As a result, some procurement functions that have invested in selectively digitizing key aspects of their work have achieved better supplier qualification and onboarding processes, faster and more transparent contract negotiations, and enhanced long-term planning capabilities by handing over some of the heavy lifting to these new platforms.
In Cimpress' case, the transition to Sievo's analytics platform has, among other benefits, given the company better insight into its global supplier network, offering procurement leaders a single, real-time source for qualification and onboarding across its brands.
When working with international suppliers, "you can have different names for different things and it can be hard to tell exactly what you are buying or do benchmarking on pricing and payment terms and lead times," Karsen said.
A few years ago this was a difficult process to naviagate because of the lack of real-time data on supplier operations.
However, thanks to its transition to a digital system where suppliers can upload this information as part of the qualification and negotiation process, Karsen said Cimpress has reduced the amount of time it takes to go through the whole process from one to two weeks to under two hours in many cases.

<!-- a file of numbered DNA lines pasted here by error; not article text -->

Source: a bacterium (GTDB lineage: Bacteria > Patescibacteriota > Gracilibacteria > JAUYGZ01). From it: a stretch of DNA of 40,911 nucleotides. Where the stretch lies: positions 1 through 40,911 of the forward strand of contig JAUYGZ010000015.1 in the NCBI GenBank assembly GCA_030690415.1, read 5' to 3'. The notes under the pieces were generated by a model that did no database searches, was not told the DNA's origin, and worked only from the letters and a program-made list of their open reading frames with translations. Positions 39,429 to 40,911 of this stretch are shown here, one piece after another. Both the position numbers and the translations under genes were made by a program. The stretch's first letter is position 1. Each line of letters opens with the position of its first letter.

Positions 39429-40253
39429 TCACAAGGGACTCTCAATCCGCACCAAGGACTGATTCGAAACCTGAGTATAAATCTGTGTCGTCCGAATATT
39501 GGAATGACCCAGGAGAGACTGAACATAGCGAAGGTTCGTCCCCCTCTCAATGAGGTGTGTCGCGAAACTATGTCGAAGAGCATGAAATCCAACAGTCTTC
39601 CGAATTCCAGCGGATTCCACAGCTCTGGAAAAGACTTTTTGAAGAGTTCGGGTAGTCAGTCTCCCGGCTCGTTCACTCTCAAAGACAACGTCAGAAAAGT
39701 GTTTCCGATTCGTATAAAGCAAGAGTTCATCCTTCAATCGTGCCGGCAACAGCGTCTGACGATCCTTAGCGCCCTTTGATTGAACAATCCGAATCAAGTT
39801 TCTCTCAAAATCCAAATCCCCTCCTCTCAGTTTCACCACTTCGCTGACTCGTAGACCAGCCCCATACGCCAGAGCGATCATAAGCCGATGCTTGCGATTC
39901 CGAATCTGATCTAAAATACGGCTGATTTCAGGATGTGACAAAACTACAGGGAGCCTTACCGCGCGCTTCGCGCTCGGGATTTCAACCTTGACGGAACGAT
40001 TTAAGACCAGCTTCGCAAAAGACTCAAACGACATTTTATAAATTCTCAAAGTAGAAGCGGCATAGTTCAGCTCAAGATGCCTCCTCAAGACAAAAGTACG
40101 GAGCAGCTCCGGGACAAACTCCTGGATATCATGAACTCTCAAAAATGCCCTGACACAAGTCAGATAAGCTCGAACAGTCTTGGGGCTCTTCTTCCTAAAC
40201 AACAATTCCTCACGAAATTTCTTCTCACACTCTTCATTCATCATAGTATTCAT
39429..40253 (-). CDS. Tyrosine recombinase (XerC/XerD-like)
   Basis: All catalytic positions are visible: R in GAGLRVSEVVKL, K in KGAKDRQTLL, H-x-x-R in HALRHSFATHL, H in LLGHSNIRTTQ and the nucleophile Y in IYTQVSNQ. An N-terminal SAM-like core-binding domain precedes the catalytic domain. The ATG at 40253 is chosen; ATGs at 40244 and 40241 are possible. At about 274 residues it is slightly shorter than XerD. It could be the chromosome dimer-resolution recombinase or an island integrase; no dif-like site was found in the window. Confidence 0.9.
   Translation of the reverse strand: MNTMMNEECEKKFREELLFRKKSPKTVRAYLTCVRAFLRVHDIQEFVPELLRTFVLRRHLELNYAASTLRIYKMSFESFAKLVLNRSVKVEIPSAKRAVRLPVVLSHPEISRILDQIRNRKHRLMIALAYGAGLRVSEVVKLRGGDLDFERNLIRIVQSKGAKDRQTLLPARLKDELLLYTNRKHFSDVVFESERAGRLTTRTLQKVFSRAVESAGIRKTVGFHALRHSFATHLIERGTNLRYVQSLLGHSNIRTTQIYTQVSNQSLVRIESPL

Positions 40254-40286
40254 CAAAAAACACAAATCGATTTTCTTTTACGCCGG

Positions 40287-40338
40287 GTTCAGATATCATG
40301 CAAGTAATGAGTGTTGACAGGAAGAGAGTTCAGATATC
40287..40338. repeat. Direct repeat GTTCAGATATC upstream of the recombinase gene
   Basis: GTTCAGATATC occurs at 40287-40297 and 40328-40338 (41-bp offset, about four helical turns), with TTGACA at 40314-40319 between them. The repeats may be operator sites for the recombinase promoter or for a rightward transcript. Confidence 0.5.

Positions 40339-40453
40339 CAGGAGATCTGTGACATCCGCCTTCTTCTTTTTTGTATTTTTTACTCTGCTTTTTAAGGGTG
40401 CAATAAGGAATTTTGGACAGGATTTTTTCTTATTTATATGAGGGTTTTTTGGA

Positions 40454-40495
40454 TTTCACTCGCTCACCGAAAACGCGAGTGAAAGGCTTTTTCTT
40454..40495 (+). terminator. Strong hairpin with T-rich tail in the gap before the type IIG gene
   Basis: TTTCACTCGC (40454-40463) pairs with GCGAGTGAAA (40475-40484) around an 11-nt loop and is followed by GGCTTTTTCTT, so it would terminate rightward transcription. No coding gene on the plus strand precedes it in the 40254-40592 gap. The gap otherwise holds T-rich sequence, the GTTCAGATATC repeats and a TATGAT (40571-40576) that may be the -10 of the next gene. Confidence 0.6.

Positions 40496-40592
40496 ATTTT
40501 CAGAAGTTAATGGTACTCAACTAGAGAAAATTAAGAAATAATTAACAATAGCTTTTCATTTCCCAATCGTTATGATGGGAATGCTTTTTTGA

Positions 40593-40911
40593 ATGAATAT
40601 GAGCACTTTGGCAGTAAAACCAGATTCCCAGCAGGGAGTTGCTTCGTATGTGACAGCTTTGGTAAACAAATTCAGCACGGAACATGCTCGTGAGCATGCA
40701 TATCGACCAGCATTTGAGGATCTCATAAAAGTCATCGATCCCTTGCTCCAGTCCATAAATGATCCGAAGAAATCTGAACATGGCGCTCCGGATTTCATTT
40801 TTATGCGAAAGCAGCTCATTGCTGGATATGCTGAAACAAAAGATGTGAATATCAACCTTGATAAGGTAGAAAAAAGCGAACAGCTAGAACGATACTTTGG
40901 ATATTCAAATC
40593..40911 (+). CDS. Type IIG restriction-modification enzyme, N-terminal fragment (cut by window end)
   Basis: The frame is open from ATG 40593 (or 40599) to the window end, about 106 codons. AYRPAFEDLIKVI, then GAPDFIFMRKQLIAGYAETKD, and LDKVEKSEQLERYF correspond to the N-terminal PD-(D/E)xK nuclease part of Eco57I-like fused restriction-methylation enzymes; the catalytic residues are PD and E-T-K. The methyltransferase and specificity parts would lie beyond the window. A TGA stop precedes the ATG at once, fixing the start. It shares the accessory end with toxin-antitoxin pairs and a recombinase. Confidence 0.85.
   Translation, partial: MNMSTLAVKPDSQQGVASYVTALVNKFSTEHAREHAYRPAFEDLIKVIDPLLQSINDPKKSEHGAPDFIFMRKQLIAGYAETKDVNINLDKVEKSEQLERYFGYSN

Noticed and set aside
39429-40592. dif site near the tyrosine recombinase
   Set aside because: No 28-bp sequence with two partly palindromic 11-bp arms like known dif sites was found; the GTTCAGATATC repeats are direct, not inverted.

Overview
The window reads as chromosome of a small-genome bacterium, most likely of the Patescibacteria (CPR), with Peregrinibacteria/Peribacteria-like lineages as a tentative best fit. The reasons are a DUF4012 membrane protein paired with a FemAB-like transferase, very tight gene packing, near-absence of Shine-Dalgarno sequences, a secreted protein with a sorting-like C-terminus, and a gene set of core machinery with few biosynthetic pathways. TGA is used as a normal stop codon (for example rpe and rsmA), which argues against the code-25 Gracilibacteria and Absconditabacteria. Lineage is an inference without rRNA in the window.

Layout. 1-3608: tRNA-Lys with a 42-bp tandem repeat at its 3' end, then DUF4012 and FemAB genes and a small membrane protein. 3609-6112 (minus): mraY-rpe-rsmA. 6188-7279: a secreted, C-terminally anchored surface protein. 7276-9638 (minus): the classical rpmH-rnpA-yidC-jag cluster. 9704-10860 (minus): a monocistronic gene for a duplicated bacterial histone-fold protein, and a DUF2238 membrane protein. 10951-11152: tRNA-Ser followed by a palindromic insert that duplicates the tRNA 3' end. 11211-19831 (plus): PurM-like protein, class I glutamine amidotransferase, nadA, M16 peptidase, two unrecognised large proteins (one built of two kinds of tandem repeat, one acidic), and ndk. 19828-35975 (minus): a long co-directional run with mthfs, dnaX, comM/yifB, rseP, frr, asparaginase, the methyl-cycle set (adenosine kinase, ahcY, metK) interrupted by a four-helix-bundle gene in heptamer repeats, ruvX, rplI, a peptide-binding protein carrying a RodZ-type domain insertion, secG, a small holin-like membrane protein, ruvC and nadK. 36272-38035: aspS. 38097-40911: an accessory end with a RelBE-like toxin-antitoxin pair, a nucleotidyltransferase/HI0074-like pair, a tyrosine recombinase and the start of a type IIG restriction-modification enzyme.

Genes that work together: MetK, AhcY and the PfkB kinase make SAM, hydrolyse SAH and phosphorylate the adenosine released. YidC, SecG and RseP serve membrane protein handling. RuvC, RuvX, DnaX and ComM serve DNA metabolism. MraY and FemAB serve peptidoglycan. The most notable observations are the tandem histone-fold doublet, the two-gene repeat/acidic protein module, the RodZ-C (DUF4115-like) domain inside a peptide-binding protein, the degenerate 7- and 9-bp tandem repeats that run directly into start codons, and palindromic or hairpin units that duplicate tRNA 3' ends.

Leveraging cost savings to prepare for the future
Procurement firms that successfully implement digital process automation into their operations can save as much as 45% on overall costs. according to a recent report from the Hackett Group.
Additionally, based on a recent survey conducted by finance analytics firm Suplari, 77% of procurement and finance leaders expect a recession to hit by 2021.
As a result, many are choosing to reinvest cost savings from digital transformation, contract negotiations and other sources into reinforcing company, or departmental, bottom lines.
When pursuing a digital shift to streamline and save costs, it is important for procurement leaders to think about the impact to the business beyond logging into a shiny new system. The people using the new tools can make or break the success of the investment.
"[At] the end of the day it is still [up to] the people to take advantage of these benefits," Aapo Kuulasmaa, key account manager at Sievo, told Supply Chain Dive via email. "Change management and user engagement are the key success factors for successful transition to a procurement analytics platform."
"We all know that in procurement, volume equals better contracts."
VP of Procurement, Cimpress
For Cimpress, the cost savings from the Sievo implementation are being reinvested as part of a companywide digital transformation effort.
The organization is pulling together a suite of in-house and external technology tools that will be available to all its brands, Karsen said, allowing them to pick and choose the platforms that best suit their business growth.
Rubiés noted that as the number of data analysis and automation tools continues to grow in the procurement space, Cimpress is investing in professional development for employees to "future-proof" operations by sharpening their digital skills.
This has not only helped facilitate the transition to the new Sievo platform and the company's broader suite of programs, but will ideally help the company keep up with technological innovation in the procurement space going forward.